You hear it from nearly all utility executives today: The energy industry is pivoting away from the outdated transactional model toward a more customer-centric future.
This transformational shift has manifested itself in many ways across the country. Utilities are restructuring their organizations, implementing new consumer-facing software and improving methods of engaging with their local communities – all with the end goal of better meeting consumers’ evolving needs and wants.
But utilities are not the only ones driving this change. Many nonprofit organizations – including consumer advocates – and technology companies are playing major roles in developing the more consumer-friendly future of the utility industry.
Here are three very different examples of successful consumer engagement and education in the smart grid era:
A Community-Based Education Strategy in Illinois
Illinois is no stranger to energy innovation. In 2011, the state passed its Energy Infrastructure Modernization Act, which authorized a $3.2 billion investment in smart grid infrastructure by ComEd and Ameren Illinois. However, in addition to the funds earmarked for infrastructure, the bill also mandated the creation of $50 million in education funding to grow awareness of the smart grid and its benefits to Illinois consumers.
Out of this fund, the Illinois Science & Energy Innovation Foundation (ISEIF) was born. ISEIF is a nonprofit, grantmaking organization that essentially serves as a third-party education arm for Illinois’ two main utilities. Through two annual grant cycles totaling $5 million, the organization has developed a wide-ranging community of grantees that are deeply embedded in their respective communities.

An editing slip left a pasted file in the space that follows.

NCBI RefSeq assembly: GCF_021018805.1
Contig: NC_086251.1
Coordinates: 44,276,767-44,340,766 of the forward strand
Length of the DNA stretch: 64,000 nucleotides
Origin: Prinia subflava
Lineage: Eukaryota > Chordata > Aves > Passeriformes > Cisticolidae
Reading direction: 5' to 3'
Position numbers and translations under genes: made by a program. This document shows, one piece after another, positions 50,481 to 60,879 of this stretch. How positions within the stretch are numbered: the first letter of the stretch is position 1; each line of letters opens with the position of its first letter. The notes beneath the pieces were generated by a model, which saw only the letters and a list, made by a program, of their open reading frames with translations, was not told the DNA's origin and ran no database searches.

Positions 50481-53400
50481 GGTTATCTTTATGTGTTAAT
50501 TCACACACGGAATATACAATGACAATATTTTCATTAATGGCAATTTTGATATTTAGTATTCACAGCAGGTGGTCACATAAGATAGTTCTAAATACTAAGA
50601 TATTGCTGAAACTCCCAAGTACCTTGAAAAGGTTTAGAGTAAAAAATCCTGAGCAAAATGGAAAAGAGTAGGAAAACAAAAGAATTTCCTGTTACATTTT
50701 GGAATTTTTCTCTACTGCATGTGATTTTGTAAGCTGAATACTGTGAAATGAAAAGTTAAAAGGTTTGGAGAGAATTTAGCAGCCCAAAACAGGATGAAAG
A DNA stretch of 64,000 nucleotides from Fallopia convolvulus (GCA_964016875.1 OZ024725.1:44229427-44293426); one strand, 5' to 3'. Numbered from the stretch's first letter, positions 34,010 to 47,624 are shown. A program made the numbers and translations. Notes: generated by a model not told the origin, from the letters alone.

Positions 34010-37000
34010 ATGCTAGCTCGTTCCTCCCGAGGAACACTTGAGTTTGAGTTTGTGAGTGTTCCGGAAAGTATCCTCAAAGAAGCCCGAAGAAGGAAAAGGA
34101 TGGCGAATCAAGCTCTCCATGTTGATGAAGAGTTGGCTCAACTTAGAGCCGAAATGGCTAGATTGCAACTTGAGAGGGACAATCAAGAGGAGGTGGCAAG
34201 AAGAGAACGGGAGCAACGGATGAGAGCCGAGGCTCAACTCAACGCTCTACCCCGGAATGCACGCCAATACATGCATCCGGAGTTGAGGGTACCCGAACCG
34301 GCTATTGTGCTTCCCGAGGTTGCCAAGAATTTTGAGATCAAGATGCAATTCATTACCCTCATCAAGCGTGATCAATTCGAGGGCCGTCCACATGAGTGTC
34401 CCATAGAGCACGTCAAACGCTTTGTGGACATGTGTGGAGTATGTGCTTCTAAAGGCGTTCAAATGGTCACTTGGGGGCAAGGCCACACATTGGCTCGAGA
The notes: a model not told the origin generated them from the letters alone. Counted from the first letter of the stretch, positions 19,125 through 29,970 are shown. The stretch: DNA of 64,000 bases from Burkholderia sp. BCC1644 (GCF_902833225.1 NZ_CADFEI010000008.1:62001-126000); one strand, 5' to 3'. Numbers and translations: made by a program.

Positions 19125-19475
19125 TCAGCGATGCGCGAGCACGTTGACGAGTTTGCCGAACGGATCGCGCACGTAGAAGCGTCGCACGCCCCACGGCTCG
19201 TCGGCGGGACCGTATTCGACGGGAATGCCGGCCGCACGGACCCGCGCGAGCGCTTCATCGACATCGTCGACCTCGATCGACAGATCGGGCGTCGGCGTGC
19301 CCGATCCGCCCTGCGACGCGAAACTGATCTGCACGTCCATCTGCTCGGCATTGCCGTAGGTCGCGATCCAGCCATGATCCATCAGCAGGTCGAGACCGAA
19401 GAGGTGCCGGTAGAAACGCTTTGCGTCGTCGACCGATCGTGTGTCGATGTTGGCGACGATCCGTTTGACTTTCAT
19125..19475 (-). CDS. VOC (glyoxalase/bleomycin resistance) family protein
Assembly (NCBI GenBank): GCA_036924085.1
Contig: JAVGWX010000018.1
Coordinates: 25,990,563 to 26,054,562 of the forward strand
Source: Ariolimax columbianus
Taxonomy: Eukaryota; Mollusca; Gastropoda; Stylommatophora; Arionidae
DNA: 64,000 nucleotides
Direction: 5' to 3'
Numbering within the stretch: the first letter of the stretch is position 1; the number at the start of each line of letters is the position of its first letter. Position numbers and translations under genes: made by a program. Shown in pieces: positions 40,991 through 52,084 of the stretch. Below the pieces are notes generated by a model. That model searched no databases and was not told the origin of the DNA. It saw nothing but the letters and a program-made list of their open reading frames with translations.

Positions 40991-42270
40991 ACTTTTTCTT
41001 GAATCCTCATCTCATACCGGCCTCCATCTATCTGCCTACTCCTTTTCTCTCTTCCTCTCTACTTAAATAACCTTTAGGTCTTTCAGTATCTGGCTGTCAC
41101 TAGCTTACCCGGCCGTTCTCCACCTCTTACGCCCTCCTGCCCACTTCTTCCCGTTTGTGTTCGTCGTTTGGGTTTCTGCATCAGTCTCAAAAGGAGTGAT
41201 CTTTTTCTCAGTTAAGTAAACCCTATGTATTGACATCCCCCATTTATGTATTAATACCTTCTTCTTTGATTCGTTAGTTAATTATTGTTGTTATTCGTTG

Unlike traditional utility education efforts, in the ISEIF model, the utility isn’t directly in the picture. The community engagement partners work in their self-defined context and utilize their own self-generated engagement plan, and there’s no utility branding involved. This model gives the messaging much more credibility within the communities than if it had come from directly from a utility.
The results so far validate ISEIF’s unique model. Through their community partners, ISEIF has held over 5,000 community outreach events, which have reached nearly two million individuals. Of the $20 million in funds that have been distributed so far, nearly two-thirds have been allocated to low-income and senior populations, and through the Smart Grid for Schools program, ISEIF has been educating the next generation on the benefits of advanced energy technology. So far, over 35,000 schoolchildren and their parents have been educated through this program.
With the significant infrastructure investments that are being made in grid modernization, it’s important that consumer education is a part of the investment. ISEIF’s model provides a blueprint for effectively educating consumers on the benefits they can receive through smart grid-enabled programs through existing community channels.
Building a Next-Generation Online Platform
In addition to funding ISEIF's education efforts, Chicago-based ComEd has been a leader in utility innovation and has stated that it’s goal is to be the “utility of the future”. As part of this forward-thinking strategy, ComEd worked with Simple Energy to develop an online marketplace stocked with energy-efficient and smart home products.